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Whither The Times?

May 6, 2019

Contrast how the New York Times reacts to its internal problems — in this case, the anti-Semitic cartoon the newspaper recently published in its international edition — with how the newspaper reacts to the NYPD.

Remember James Frascatore? He’s the cop who body-slammed tennis star James Blake outside his midtown hotel. Blake had been mistakenly identified to Frascatore as resembling the ringleader of a fraud conspiracy his unit was investigating.

Click here to read what the police brass say about NYPD ConfidentialHere’s what the Times had to say about that. Signed “The Editorial Board,” on Sept. 15, 2015, it began:

“Yes, they can start by firing him.

“James Frascatore, the New York City police officer who jumped and assaulted an innocent man, James Blake, in Manhattan last Wednesday, has disgraced the department. Commissioner William Bratton and Mayor Bill de Blasio should make an example of him. …” [Bratton wisely docked him five vacation days.]

Well, it’s been over a week now since the Times printed the cartoon, depicting Israeli Prime Minister Benjamin Netanyahu as a dog, leading a blind President Trump in a skullcap. In an apology, the Times blamed the cartoon’s publication on “a single editor working without adequate oversight [who] downloaded the syndicated cartoon and made the decision to include it in the Opinion page.”

Click here to read the New York Times profile of Leonard LevittSo far, nobody has been fired and no one is making an example of anyone, although the Times said it would take “disciplinary steps” against the editor responsible for publishing the cartoon. The Times also said it had decided to suspend publication of syndicated cartoons “for now.”

“We are evaluating our internal process and training,” the Times added. Whatever that means.

The Times hasn’t identified the errant editor. Nor his supposed supervisor of the inadequate oversight, who apparently approved the decision to publish the cartoon.

As for “evaluating our internal process and training,” we have a question: how do you train someone so obtuse that he can allow a brazenly anti-Semitic cartoon to be published?

Click here to read the Washington Post article on NYPD ConfidentialThis is second scandal to visit the Times in the past 15 years. Back around 2003, the Times hired a reporter named Jayson Blair. He began his Times career at Police Plaza, where it was apparent to anyone not deaf, dumb, or blind that this was a troubled young man. At one point, Newsday reporter Sean Gardiner found Blair sitting at Gardner’s computer in the Newsday office, which was next to that of the Times, trying to access his files. Sure enough, it turned out that Blair was fabricating stories that his editors continued to support and that the Times continued to print. He ultimately resigned.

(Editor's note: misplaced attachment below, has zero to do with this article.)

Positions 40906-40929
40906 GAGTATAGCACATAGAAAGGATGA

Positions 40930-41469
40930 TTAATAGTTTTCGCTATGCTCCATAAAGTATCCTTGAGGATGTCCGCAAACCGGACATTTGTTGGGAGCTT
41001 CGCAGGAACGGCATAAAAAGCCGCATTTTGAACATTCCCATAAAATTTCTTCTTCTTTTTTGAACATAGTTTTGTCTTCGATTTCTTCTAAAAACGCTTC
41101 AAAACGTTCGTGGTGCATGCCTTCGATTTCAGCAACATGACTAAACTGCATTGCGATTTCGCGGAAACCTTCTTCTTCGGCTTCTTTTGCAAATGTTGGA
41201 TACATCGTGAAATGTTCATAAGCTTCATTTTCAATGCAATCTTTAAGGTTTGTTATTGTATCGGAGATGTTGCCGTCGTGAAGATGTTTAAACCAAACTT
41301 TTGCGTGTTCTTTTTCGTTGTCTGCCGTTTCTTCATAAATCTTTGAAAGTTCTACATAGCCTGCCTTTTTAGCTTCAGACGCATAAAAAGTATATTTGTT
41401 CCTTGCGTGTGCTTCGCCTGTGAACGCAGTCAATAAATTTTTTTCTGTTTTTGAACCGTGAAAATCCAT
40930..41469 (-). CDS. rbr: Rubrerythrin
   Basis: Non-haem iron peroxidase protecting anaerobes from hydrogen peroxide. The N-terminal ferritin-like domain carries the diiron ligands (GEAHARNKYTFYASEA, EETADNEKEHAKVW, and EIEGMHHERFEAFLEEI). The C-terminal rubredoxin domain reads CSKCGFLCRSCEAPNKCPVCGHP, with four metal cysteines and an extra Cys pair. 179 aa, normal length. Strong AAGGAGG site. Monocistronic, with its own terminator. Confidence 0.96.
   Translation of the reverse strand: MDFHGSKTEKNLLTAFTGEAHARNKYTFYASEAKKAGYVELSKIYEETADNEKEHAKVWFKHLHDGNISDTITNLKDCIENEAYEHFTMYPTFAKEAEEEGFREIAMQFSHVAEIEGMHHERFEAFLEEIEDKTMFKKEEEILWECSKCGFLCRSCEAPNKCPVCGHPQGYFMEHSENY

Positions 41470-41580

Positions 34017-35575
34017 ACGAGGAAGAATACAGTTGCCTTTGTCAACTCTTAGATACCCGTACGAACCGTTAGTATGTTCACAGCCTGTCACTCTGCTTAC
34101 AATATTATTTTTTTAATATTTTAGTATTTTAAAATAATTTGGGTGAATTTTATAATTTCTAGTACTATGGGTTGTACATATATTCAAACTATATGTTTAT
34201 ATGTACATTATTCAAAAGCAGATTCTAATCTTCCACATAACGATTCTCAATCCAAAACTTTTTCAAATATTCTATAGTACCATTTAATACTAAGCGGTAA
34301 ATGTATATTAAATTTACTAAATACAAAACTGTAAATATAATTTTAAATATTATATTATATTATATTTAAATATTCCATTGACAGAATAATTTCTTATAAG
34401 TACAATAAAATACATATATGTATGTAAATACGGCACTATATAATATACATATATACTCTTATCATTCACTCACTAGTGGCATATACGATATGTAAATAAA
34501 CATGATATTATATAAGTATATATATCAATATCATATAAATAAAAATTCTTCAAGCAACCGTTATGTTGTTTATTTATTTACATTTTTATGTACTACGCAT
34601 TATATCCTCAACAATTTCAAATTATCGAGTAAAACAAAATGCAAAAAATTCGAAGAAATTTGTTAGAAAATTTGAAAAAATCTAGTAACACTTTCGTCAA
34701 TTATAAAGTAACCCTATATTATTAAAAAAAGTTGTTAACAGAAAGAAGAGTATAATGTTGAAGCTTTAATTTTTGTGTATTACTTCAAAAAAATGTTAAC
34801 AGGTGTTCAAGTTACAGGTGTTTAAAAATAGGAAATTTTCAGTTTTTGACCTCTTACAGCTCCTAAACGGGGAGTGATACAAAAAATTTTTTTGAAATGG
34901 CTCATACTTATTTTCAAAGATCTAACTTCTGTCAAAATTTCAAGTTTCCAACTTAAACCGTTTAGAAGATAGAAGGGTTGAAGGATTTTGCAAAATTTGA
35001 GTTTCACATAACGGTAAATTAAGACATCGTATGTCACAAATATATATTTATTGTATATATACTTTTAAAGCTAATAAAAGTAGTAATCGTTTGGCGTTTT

Then-publisher Arthur Ochs Sulzberger Jr. initially stonewalled, saying the problem was confined to Blair. As pressure built, he fired the entire editorial hierarchy through its executive editor, Howell Raines, whom Sulzberger had hired. Sulzberger wasn’t fired. Nor did he resign. Newspaper families don’t dismiss their own.

The cartoon scandal will haunt the Times long after Jayson Blair is forgotten. That is because it has betrayed much of its loyal and longtime Jewish readership. True, the Times offered a full throated apology, acknowledging the paper’s failure some 50 years before to support the state of Israel, omitting only the fact that the family patriarch, Adolph Ochs, according to his biographers Susan Tifft and Alex Jones, died bitter and depressed because, despite his successes and accomplishments, he felt he was never accepted by America’s then Christian elite.

One other fact seems clear. The cartoon can’t be blamed on Donald Trump but on the Times’s bizarre culture of liberalism run amok. While no news organization can approach the Times in its investigative initiatives, this philosophy has bled onto its editorial pages, which now lean “progressive,” anti-police and harpy-polemic.

One of its benighted columnists recently called for Democrats to abandon white working class voters in favor of the party’s supposed new base of blacks and women. Writing off the voting block of working class whites or any group for that matter is not merely offensive. It’s a strategy for a Democratic defeat.

JUDGE RICHARD BROWN. Nov 13, 1932 – May 4, 2019. A longtime public servant and a friend.

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